The rest of the new cast includes Oscar Isaac as a hotshot resistance pilot in the Han Solo vein. I’d originally thought he was another lead but he’s very much a supporting player. Isaac’s natural charm and charisma are on full display, but he’s not given a great deal new to do. The same could be said of his Ex Machina co-star Domhnall Gleeson, who plays an evil general, and an underserved Lupita Nyong’o, who appears briefly as a motion-captured ancient pirate who I think the film wants to sell as a kind-of new Yoda in another scene that shamelessly apes the original trilogy. There are a few other actors who are given the short straw, including Gwendoline Christie as Captain Phasma, an officer in the First Order with little to do but stand around, Max von Sydow, (who gets about a minute on screen) and The Raid stars Yayan Ruhian and Iko Uwais, who you’d think would have been brought in for a spectacular fight scene but alas.
Arguably the most interesting new character is the chief villain Kylo Ren, played by Adam Driver. While his get-up is obviously modelled on Darth Vader, he is, on his first appearance at least, a much more complicated villain (Vader’s character was only really expanded upon in the sequels). Kylo is not just some black-robed force for evil, he’s conflicted about what he does, and he can’t shake where he came from. He’s introduced as a commanding presence but later seen acting like a petulant child when things don’t go his way, and Gleeson’s general has no qualms about talking back to him. It’s not a spoiler to say that his helmet comes off more than once in the film, and we see far more to him in these key scenes, he’s a truly fascinating villain and one of the movie’s strongest aspects.
Even the ‘ball-droid’ BB-8, who at first appears to have been designed purely to sell toys turns out to be quite a charming presence.
All these new characters are introduced in the movie’s first act, which Abrams’s paces very well. He firmly re-establishes the world and sets-up the new characters wonderfully. For the first 30 minutes or so, I entertained the thought that maybe The Force Awakens could be a truly great film, it seemed possible.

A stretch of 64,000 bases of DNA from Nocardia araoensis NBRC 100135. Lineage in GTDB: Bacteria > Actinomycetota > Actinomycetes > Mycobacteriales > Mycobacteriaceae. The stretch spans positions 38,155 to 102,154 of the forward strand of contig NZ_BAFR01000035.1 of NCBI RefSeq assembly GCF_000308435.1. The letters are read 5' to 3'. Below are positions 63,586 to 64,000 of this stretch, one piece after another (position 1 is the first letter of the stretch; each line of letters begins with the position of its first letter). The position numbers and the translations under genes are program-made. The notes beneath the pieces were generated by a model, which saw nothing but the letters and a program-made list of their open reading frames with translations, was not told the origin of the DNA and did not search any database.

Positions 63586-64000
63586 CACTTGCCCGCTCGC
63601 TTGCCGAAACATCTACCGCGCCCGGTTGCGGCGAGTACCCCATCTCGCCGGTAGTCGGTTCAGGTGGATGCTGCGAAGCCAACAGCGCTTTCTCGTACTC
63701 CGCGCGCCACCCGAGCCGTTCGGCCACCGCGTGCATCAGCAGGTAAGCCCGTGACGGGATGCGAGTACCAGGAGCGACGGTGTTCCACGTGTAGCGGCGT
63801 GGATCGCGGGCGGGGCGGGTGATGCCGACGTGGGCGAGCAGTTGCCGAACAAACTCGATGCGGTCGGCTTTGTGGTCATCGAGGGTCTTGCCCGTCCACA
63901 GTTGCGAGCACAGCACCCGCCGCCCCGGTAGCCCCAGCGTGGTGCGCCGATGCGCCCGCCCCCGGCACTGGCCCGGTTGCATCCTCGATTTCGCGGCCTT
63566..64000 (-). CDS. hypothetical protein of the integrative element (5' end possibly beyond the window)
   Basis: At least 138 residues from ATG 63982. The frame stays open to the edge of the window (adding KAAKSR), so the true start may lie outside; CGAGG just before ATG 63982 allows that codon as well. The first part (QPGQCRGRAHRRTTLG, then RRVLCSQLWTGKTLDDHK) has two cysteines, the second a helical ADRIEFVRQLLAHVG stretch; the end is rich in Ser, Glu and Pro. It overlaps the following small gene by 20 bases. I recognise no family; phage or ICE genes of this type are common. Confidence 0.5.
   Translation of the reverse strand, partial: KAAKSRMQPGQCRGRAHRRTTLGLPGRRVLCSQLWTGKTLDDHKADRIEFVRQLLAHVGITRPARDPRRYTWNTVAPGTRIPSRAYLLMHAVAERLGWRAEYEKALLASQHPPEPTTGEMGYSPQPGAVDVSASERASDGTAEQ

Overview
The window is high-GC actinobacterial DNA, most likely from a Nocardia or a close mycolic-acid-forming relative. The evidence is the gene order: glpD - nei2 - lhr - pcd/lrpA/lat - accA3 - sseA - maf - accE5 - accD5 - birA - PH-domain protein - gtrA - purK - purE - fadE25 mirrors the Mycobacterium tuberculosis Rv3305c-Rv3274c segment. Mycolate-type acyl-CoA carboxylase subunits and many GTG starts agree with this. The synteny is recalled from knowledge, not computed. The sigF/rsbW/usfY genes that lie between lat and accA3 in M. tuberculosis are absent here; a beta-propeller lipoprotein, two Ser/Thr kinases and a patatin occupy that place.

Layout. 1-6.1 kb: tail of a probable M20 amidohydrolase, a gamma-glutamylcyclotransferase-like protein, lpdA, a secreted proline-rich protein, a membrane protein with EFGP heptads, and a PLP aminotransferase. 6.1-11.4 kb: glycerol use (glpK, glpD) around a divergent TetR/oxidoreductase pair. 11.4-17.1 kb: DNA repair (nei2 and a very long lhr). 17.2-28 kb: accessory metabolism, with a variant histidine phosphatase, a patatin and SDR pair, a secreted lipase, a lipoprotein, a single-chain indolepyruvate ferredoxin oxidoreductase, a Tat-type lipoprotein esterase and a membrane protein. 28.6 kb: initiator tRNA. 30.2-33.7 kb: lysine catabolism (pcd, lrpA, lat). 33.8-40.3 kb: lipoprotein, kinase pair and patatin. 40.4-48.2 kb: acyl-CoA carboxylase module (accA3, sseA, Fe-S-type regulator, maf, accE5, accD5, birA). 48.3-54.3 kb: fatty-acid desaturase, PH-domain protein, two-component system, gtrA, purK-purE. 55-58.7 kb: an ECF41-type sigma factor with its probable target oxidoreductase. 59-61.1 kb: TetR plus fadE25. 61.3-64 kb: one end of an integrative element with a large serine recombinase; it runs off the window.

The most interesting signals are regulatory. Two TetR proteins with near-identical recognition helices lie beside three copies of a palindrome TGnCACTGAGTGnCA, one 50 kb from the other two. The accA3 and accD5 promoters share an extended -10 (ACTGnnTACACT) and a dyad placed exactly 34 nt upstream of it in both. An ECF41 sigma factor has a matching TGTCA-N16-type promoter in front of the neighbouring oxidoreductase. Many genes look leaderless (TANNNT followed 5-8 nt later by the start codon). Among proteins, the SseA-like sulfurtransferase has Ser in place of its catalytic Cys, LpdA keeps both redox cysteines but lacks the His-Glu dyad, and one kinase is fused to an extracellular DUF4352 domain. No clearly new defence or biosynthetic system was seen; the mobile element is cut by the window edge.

As a whole, it’s not though. Make no mistake, this is a decent film, but it’s not any kind of perfect space fantasy epic. It’s quite similar to Abrams’ Star Trek movies in that it moves along fast enough for some of its plot flaws to breeze past you upon immediate viewing but come to light the more you think about them afterwards. There’s not anything as stupid as Into Darkness’s ‘death cure’ but there’s still a lot of explaining to do. We get next to no backstory regarding exactly what’s going on with The First Order and The Resistance, and indeed the film’s central McGuffin. That would the map identifying Luke Skywalker’s location (the opening crawl informs us of his disappearance). These are things that I imagine will be expanded upon in future movies but right now are left unsatisfactorily hanging.
The film squanders some of the good will generated by its stellar opening act in its middle section too, where it starts meandering around for a while without really advancing the plot much. It’s also most disappointing to see that the big threat of the film is, as one character states directly; “another Death Star”. Abrams’ dedication to bringing the fans what he knows they liked the first time around fails him here, where he’s reduced to just giving them a bigger, shinier version of what came before, much like his films in general. There’s also a big emotional moment that – no spoilers – many people, myself included will have correctly predicted, and it just doesn’t have the weighty impact it should.
The spectacle of The Force Awakens is also a bit of a mixed bag, there are a number of space battles that are fine, if unspectacular sequences. It sensibly doesn’t lean too heavily on Lightsabre fights, saving one for the climax that’s very well-choreographed. However there’s also an action scene with a big ugly CGI beast earlier on that’s pretty awful.
In general The Force Awakens doesn’t rely too much on CGI though, a lesson likely learned from the prequels. There are some obviously mo-capped characters (including of course, one played by Andy Serkis) but also a good amount of practical effects. These include a few familiar designs but also some entertaining new ones that fit right in with the Star Wars universe.
John Williams’ scores are another essential element of the Star Wars movies, and he returns here. I was very pleased to hear that his new score doesn’t just continually repeat the most familiar Star Wars cues (the main theme and Imperial march), instead appropriately focusing more on the (superior in my opinion) ‘Force theme’. Of the new material, there isn’t anything that stands out as a potentially new iconic Star Wars cue though, which despite what the rest of the movie was like, The Phantom Menace certainly had.
The Force Awakens succeeds in bringing Star Wars definitively back, and its slavish dedication to replicating the original trilogy will likely prove very satisfactory to fans of the series. This risk-averse approach avoids any potential disasters but also prevents the film from being something fresh, exciting or truly great. Its new characters are the real triumph of the film though, and knowing that the already-filming Episode VIII has a much more interesting director at the helm (Rian Johnson), I hope we have the chance to follow them into some new territory.